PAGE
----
Friday, March 13, 2009

Future of the Web 03/14/2009

  • ptsefton continues his rant that OpenOffice does not support the Open Web. He's been on this rant for so long, i'm wondering if he really thinks there's a chance the lords of ODF and the OpenOffice source code are listening? In this post he describes how useless it is to submit his findings and frustrations with OOo in a bug report. Pretty funny stuff even if you do end up joining the Michael Meeks trek along this trail of tears. Maybe there's another way?

    What would happen if pt moved from targeting the not so open OpenOffice, to target governments and enterprises trying to set future information system requirements?

    NY State is next up on this endless list. Most likely they will follow the lessons of exhaustive pilot studies conducted by Massachusetts, California, Belgium, Denmark and England, and end up mandating the use of both open standard "XML" formats, ODF and OOXML.

    The pilots concluded that there was a need for both XML formats; depending on the needs of different departments and workgroups. The pilot studies scream out a general rule of thumb; if your department has day-to-day business processes bound to MSOffice workgroups, then it makes sense to use MSOffice OOXML going forward. If there is no legacy MSOffice bound workgroup or workflow, it makes sense to move to OpenOffice ODF.

    One thing the pilots make clear is that it is prohibitively costly and disruptive to try to replace MSOffice bound workgroups.

    What NY State might consider is that the Web is going to be an important part of their informations systems future. What a surprise. Every pilot recognized and indeed, emphasized this fact. Yet, they fell short of the obvious conclusion; mandating that desktop applications provide native support for Open Web formats, protocols and interfaces!

    What's wrong with insisting that desktop applciations and office suites support the rapidly advancing HTML+ technologies as well as the application specific XML formats? HTML+ after all is the most interoperable format set the world has ever seen, with over 60 billion documents public, and an estimated 30 billion behind the firewall.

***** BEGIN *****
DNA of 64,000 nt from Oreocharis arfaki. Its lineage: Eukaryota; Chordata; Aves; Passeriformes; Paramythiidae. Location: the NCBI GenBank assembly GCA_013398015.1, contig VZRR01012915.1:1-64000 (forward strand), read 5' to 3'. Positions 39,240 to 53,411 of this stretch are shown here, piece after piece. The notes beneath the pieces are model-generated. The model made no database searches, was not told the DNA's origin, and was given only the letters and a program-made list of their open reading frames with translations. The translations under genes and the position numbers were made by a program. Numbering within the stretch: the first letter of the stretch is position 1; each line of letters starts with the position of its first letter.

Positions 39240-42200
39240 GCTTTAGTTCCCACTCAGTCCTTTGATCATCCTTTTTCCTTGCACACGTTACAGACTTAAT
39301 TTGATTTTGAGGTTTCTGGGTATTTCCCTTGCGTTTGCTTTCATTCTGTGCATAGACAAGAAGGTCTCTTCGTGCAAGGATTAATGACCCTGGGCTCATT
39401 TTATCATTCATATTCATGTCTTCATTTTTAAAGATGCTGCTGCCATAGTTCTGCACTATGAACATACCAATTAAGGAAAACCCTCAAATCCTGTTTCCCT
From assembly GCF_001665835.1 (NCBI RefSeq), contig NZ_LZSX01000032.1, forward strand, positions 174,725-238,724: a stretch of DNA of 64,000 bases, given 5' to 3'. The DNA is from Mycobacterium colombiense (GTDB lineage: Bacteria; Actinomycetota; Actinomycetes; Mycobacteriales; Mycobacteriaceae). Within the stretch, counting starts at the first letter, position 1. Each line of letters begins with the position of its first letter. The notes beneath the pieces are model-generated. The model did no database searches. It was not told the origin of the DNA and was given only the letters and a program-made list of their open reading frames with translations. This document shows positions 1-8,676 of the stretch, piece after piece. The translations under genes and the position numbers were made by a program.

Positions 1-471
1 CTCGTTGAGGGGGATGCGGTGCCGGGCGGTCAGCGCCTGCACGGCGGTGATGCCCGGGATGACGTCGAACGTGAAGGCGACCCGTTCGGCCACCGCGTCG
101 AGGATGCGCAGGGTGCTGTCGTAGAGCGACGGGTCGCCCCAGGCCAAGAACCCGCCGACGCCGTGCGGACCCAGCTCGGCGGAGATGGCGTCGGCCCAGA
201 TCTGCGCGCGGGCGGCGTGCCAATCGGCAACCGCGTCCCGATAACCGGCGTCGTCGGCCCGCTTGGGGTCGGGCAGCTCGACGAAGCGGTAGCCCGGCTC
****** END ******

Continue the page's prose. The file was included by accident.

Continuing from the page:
And what government/enterprise isn't also concerned about the revolution happening at the edge of the Web? Where the iPhone is leading a tsunami wave of advanced HTML+ visual documents based on the WebKit document model, but rapidly spreading to all Open Web browsers.\n\nHTML+ is here.

    Even though the HTML+ set of technologies (HTML5, CSS4, SVG/Canvas, JavaScript, JS Libraries, DOM2) looks too complicated and sprawling to hold up to Open Web expectations of global interoperability, the interop is nevertheless surprisingly there. Thanks to the invaluable ACID3 test, developers and Open Web users have the measurement tools needed to guarantee an extraordinary level of interop. Even as the visual document model pushes the envelope in unforeseen, but innovative ways. Peter Sefton's ICE Project attempts to re-purpose both MSOffice and OpenOffice to produce HTML. It's a great project, but with one glaring fault; no support for CSS! ICE instead invents it's own extensions to HTML styles.

    This is a huge mistake i think, but there may be good reasons for this fork from the future of the Open Web. ICE is designed to work inside applications that have uniquely specific layout engines with very different rendering methods.

    The reason why both OpenOffice and MSOffice use XML is that the XML language was designed to be a language for writing application and data domain specific languages. HTML-CSS however is an application independent language designed for Open Web interoperability. Big difference, and quite the challenge for either OpenOffice or MSOffice to accommodate. IMHO, the internal layout engines would have to be "fixed" for either application to produce HTML+; especially native (read/write in-process) HTML+. Perhaps ICE is trying to navigate that layout differential by coming up application compatible "styles"?

    No matter. At the end of the day, the world is going to want Open Web HTML+. And, given the revolution that is happening at the edge of the Web with iPhone and the rapidly advancing WebKit document model, it's logical to assume that governments and enterprises will want their documents to be both collaborative and edge of the Web ready - without breaking existing workflows and business processes.

    Say hello to HTML5, CSS4, SVG/Canvas, JavaScript4, DOM2 and the many interop friendly JavaScript libraries. This is the future of the Open Web. And yes, everyone wants their documents and applications Open Web ready.


    Tags: webkit, odf, ooxml, html, ptsefton

Posted from Diigo. The rest of Future of the Web group favorite links are here.

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